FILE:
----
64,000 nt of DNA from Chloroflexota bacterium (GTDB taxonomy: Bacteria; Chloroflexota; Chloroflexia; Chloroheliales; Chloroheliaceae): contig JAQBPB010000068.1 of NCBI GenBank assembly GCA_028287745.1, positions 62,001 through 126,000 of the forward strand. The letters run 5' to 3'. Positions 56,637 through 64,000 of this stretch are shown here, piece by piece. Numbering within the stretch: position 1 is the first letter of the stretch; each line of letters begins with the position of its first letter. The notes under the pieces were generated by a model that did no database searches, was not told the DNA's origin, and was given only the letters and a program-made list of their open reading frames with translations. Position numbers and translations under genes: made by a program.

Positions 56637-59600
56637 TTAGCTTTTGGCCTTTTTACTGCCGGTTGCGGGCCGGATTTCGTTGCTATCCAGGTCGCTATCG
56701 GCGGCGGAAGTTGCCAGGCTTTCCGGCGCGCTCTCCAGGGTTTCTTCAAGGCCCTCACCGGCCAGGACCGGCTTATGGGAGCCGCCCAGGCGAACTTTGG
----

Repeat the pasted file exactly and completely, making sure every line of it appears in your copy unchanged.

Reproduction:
64,000 nt of DNA from Chloroflexota bacterium (GTDB taxonomy: Bacteria; Chloroflexota; Chloroflexia; Chloroheliales; Chloroheliaceae): contig JAQBPB010000068.1 of NCBI GenBank assembly GCA_028287745.1, positions 62,001 through 126,000 of the forward strand. The letters run 5' to 3'. Positions 56,637 through 64,000 of this stretch are shown here, piece by piece. Numbering within the stretch: position 1 is the first letter of the stretch; each line of letters begins with the position of its first letter. The notes under the pieces were generated by a model that did no database searches, was not told the DNA's origin, and was given only the letters and a program-made list of their open reading frames with translations. Position numbers and translations under genes: made by a program.

Positions 56637-59600
56637 TTAGCTTTTGGCCTTTTTACTGCCGGTTGCGGGCCGGATTTCGTTGCTATCCAGGTCGCTATCG
56701 GCGGCGGAAGTTGCCAGGCTTTCCGGCGCGCTCTCCAGGGTTTCTTCAAGGCCCTCACCGGCCAGGACCGGCTTATGGGAGCCGCCCAGGCGAACTTTGG